Tuesday, March 15, 2011

One Soldier's Matter of the Heart

Last week I posted a letter from my ancestor, Elijah M. Welborn.  Elijah wrote the letter to his father, Joseph, who lived in nearby Randolph County, N.C.  Joseph, a farmer and widowed father of 10, apparently objected to secession and to his middle son Lyndon’s joining the Confederate army.  This excerpt from Elijah’s letter has stayed on my mind:

June 4th 1861

Dear Father
            …..if it was nessessary that Lyndon should go at all perhaps he has done the best for him self that he could have done
            So it is not worth your while to fret yourself about it a-tall for your children will do as they pleas any how
            I broke up his cortship      perhaps had I not done that he would not have vollenteered
no more but I remain you son
E.M Welborn (Elijah)

Young men volunteered to fight on both sides of the Civil War for such a variety of reasons that reducing their decisions to such simple phrases as “to preserve the Union,” “ to defend states’ rights,” “to end slavery,” and “ to keep slavery” seems ridiculous.  Warriors also took up arms for personal reasons: adventure, camaraderie, a square meal or a paycheck.  A reason for 21- year-old Lyndon McGee Welborn might have been romance gone wrong, or to use Victorian-sounding language, a matter of the heart.

Why did Elijah, a prosperous farmer and respected community leader 12 years older than Lyndon, break up his brother’s courtship?  I’ve been thinking about this a lot.  Matters of the heart echo family themes.

From my book-in-progress, Dear Father I Am Sorry To Tell You:

My ancestral cousin Lyndon McGee
          Welborn's hand-carved headstone stands
           in the historic Welborn-Bell cemetery
          in rural Randolph County, N.C.
In time, the warehouse became too crowded for the broken bicycle Dad was riding when a man drove his car onto the sidewalk and hit him.  The collision broke his arm.  Dad parked the pumpkin-colored bicycle against the back of the warehouse, where it kept company with a scrap pile, a two-toned Desoto with foot-high tail fins and a 1961 baby-blue Chrysler. In this winged chariot, Dad traveled the Southeast as a salesman for a Kansas City ladies coat and suit firm, a job that ended for him in heartache and another heart attack. Old oil stoves, an iron grain scale, and barrels of sorghum salvaged from his life as a wholesale grocer huddled under the warehouse eaves until after Dad died.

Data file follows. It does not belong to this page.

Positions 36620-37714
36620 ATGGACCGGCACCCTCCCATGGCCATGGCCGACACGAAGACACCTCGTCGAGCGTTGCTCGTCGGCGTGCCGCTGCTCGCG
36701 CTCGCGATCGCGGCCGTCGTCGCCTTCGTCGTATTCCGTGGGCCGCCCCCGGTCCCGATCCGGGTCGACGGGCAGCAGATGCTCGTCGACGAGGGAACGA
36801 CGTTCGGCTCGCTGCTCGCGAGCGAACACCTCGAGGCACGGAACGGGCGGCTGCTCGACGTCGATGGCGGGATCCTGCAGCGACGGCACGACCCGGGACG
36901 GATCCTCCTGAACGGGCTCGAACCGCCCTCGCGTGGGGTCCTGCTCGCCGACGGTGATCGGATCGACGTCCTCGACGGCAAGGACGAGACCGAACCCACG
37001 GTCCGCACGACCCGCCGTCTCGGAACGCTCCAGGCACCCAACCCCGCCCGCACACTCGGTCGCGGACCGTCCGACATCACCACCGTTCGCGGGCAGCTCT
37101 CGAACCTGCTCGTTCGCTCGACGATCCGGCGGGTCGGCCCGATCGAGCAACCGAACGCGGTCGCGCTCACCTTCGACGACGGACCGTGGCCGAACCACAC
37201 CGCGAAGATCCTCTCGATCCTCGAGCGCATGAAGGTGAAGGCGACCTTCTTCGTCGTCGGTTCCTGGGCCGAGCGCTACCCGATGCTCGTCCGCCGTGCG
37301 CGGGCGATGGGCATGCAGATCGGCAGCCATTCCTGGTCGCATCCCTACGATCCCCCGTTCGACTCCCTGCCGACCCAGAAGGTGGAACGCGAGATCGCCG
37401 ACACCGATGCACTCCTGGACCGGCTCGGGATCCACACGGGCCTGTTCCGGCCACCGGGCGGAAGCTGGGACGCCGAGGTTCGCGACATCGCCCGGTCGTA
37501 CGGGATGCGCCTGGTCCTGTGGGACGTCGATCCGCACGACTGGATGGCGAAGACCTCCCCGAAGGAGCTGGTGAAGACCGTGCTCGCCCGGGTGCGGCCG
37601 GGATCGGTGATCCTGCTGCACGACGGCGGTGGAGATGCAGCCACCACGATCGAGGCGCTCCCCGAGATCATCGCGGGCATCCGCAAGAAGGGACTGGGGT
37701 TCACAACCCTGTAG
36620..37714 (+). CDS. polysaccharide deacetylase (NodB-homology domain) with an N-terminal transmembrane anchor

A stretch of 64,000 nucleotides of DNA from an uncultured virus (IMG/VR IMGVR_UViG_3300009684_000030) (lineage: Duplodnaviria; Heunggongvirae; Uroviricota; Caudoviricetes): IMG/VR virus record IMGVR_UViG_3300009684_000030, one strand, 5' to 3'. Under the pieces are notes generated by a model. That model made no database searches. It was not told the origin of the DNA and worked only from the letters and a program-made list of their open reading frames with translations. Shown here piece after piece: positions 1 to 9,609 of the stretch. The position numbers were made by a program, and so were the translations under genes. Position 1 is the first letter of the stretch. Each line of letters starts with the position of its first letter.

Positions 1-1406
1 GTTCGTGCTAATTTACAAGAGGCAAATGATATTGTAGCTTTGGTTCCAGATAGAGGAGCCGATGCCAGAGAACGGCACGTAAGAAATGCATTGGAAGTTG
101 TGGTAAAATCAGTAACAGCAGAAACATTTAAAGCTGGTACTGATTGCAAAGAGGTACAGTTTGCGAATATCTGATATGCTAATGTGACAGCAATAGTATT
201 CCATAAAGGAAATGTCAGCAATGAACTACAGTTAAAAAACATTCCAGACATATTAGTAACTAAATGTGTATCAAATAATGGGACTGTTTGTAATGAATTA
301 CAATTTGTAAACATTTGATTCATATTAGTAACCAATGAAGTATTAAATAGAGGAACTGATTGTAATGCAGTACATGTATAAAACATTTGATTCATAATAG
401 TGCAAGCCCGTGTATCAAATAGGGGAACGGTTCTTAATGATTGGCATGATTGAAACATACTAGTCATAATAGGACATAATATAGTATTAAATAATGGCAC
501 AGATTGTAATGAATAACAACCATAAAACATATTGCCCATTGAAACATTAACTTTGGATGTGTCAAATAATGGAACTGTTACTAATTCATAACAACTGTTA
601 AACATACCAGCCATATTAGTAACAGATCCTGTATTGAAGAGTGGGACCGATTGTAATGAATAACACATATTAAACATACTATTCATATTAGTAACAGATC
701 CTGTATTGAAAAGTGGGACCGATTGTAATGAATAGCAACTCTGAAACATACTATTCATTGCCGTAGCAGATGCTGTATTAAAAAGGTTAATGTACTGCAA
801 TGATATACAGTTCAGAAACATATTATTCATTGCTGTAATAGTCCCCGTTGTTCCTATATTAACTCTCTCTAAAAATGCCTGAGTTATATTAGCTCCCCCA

The bicycle became Exhibit A in Dad’s series of life lessons to his children:  Damn fools are everywhere like that bastard who hit me on the sidewalk.
 He also warned:  Never go barefoot.  Park under a streetlight at night.  Exercise every day. Eat all kinds of foods but be moderate. Vote for the least-dangerous son-of-a-bitch.  Lock the doors and check ‘em twice.  Pick the ends off bananas. Don’t fall for no kook.
I asked Dad how I’d know a kook if I met one.
My Father,  Ed Welborn
“You’ll know,” he said. It became a running joke.
“Dad, tell me what you mean by kook. I could fall for one.”
“You’ll know.”             
I suspected Dad’s definition of kook included Yankees, along with the usual suspects:  Communists, “pointy-headed intellectuals,” drunks, bureaucrats, “Hollywood nuts,” atheists, “money monkeys,” liberals and journalists.  I failed to pry specifics from him.  I went about life a free agent, subject to signing on with a kook.
Years after my father died at 59, I married a Jersey boy.  He was smart, but as far as I could tell, he wasn’t a pointy-headed intellectual, and being a journalist, I figured he wasn’t a money monkey or Hollywood nut. 
Why did Elijah break up Lyndon’s courtship?  Did Lyndon fall for a kook? 

England’s Queen Victoria had ruled nearly 25 years when the American Civil War erupted. During Victoria’s 60-year reign, dubbed the Victorian era, fashion food, art, architecture, literature, population and politics underwent a decided shift toward excess and cultivated sensibility.

In America, Euro-worshipping, old-money elites - especially those in the more populated and wealthy New England states and cotton-growing Deep South states – defined the country’s Victoria era. The rich tried to out-do each other at every turn, and the middle class tried to emulate the lifestyles of the rich and famous, a lifestyle made possible for many in Confederate states by slaves.

As in England, young love in Victorian America was highly romanticized. The pain of courtship broken up by an older brother, possibly wiser or merely meddlesome, might have prompted my ancestral cousin to stumble into a life-altering decision.  

On a Virginia battlefield almost three years after he volunteered to fight for the Confederacy, Lyndon was killed in action defending Richmond, the Confederate capital. Pa Joseph brought his son home and buried him in the family cemetery near his mother, Parthena.  

When Joseph died in the spring of 1875 at age 84, he was buried next to Lyndon.


See PHOTOS page for Lyndon’s grave.  You can find Elijah’s full letter on THE LETTERS page. For conversation, go to COMMENT page.